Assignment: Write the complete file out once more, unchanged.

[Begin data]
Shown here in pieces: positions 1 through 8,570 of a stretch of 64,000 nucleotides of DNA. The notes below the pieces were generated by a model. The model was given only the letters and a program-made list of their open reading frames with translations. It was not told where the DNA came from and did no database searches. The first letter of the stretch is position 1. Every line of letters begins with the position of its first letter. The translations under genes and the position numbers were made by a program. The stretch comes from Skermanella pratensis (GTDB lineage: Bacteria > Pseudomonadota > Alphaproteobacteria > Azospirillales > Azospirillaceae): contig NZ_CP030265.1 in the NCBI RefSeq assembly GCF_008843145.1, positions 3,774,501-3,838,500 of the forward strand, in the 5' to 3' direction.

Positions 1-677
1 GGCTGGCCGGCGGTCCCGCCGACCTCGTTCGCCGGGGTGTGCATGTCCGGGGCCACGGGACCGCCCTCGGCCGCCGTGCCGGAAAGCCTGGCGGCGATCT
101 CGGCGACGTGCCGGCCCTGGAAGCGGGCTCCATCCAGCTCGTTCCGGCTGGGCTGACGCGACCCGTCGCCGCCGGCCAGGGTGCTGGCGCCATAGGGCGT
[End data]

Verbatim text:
Shown here in pieces: positions 1 through 8,570 of a stretch of 64,000 nucleotides of DNA. The notes below the pieces were generated by a model. The model was given only the letters and a program-made list of their open reading frames with translations. It was not told where the DNA came from and did no database searches. The first letter of the stretch is position 1. Every line of letters begins with the position of its first letter. The translations under genes and the position numbers were made by a program. The stretch comes from Skermanella pratensis (GTDB lineage: Bacteria > Pseudomonadota > Alphaproteobacteria > Azospirillales > Azospirillaceae): contig NZ_CP030265.1 in the NCBI RefSeq assembly GCF_008843145.1, positions 3,774,501-3,838,500 of the forward strand, in the 5' to 3' direction.

Positions 1-677
1 GGCTGGCCGGCGGTCCCGCCGACCTCGTTCGCCGGGGTGTGCATGTCCGGGGCCACGGGACCGCCCTCGGCCGCCGTGCCGGAAAGCCTGGCGGCGATCT
101 CGGCGACGTGCCGGCCCTGGAAGCGGGCTCCATCCAGCTCGTTCCGGCTGGGCTGACGCGACCCGTCGCCGCCGGCCAGGGTGCTGGCGCCATAGGGCGT